The football enthusiast would instantly shout out Maradona and Messi. The movie lover would point to Evita. The wine specialist would endorse the Mendoza wine. What would you associate Argentina with?
Argentina may not be as popular a destination for UK students studying Spanish as Spain, but it was where British student Selina Yasmin headed to last July. She talks about studying in Buenos Aires for a semester, the night life, the people and travelling around Argentina. But although she was excited to be there, her experience was not all rosy.
Selina, who is completing a French and Spanish degree at Queen Mary, University of London, spent the first part of her compulsory year abroad in Argentina. She enrolled for the second semester at the University of Belgrano in Buenos Aires in July last year. Asked why she chose Argentina, Selina says that "it seemed quite different". She had previously travelled through South America, but had never been to the birthplace of the tango.
Selina arranged her semester on her own and it all happened very quickly for her. "By the time I had my UK exam results I was leaving the next month." The academic year in Argentina runs from March to December. Selina arrived there for the second semester, from July to November. She had to sit exams in November. Selina paid $1,600 (£990) for the whole semester which required her to take four modules. "Everything is done in dollars there, not pesos," explains Selina.
The 27-year-old applied for a tourist visa free of charge, instead of a student one, because she only had a month before boarding the plane for Argentina. The Argentinean Embassy in London would have taken two months to issue her a student visas. Once in Buenos Aires, Selina applied for a student visa, for which you need a criminal check, she explains. "They check if you've committed crimes in Argentina, which was funny because you could have committed crimes elsewhere, but they were just interested in Argentina." The criminal record check cost her 40 Argentine pesos (£6), while her student visa amounted to 300 pesos (£45). "It was a lot cheaper doing it there than doing it in Britain," which would have cost around £100. Selina describes her student visa as "very basic". She says: "I was only given an A4 piece of paper and they said, 'just keep it on you' - no stamp in the passport like they give international students entering the UK."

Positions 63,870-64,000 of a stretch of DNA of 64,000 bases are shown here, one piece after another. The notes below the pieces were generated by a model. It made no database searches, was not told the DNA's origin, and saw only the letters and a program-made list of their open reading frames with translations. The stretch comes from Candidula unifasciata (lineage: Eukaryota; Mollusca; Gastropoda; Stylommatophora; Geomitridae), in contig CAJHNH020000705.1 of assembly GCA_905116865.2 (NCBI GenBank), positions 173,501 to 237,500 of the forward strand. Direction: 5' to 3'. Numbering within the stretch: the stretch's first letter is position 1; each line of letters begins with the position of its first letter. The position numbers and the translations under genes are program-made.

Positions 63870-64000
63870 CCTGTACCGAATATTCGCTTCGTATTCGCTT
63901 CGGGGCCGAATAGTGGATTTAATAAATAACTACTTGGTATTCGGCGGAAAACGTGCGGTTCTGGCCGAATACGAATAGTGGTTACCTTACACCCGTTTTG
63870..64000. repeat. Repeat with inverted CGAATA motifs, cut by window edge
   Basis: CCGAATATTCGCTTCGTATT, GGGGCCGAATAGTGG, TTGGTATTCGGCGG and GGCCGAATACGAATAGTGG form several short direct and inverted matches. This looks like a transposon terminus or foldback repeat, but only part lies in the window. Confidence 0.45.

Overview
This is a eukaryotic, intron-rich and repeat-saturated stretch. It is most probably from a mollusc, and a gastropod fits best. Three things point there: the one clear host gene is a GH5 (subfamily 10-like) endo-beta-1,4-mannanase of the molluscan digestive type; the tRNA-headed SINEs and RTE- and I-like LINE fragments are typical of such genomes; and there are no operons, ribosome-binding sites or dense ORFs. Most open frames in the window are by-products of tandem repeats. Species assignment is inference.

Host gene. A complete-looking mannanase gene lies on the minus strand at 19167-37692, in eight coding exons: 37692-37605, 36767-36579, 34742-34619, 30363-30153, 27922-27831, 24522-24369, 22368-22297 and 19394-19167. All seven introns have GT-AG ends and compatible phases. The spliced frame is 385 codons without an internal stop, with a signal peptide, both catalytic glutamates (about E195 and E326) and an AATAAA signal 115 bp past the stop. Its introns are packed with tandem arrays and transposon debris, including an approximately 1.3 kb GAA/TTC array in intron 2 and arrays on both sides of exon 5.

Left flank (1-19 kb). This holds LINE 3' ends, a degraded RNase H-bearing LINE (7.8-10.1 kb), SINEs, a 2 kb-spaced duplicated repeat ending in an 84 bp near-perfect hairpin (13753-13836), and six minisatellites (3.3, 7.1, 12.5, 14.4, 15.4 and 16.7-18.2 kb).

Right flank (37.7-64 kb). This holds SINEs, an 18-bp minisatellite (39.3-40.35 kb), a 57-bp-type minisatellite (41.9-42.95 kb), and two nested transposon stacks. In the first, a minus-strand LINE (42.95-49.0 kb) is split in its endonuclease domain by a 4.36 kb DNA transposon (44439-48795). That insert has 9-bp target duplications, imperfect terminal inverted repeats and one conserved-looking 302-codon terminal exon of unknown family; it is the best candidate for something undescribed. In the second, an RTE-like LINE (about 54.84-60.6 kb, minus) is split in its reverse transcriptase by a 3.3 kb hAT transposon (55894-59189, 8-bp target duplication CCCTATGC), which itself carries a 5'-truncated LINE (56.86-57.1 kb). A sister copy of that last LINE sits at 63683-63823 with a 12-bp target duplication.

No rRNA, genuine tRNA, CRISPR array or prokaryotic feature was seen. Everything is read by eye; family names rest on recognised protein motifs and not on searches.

Selina, who is also a make-up artist, lived in Central Buenos Aires, only five minutes' walk from her university. It was not halls of residence, but a flat run by the University of Belgrano, which placed her with other international students. This was not to Selina's liking. She thought she would be with Argentineans; instead she was "stuck with Americans" and so did not get the chance to practise her Spanish at home. "You don't know who you're going to be living with," because the Argentinean university does not give any information, says Selina. "I wish I had requested to be with a host Argentinean family."
What also partly marred her experience in Argentina was the fact Selina had to pay for her accommodation before she even got there. It cost her $1,800 (£1,110) for five months. "I was a bit suspicious," she says, "If I gave my money to a dodgy landlord, I've got no protection." Selina wishes she had more support from her home university in London with getting ready for Argentina.
Another disappointment was Selina's academic experience. She says she did not enjoy Argentina properly, as she had to both study for her exams there and do work for her university back in London. "I could have been doing so much more instead of being bogged down with work." Selina also did not have the chance to mix with the native students. "My whole class was American, with the exception of two French students." She never had lessons with Argentineans. What Selina found even more frustrating was that two months in, the university told her she could have taken classes with Argentineans - but it was too late for that. "I didn't get a feel for the true Argentina." That is why she says she would not recommend the University of Belgrano.
However, this situation did not discourage her. Selina was in Argentina to improve her Spanish, so she took the initiative to find other ways to mix with the natives. She had a Spanish lecturer who taught her about Argentinean customs, the gauchos, etc. Selina also joined the local mosque, the biggest in Latin America, where she celebrated Ramadan. Meeting native Argentineans helped her considerably, she says.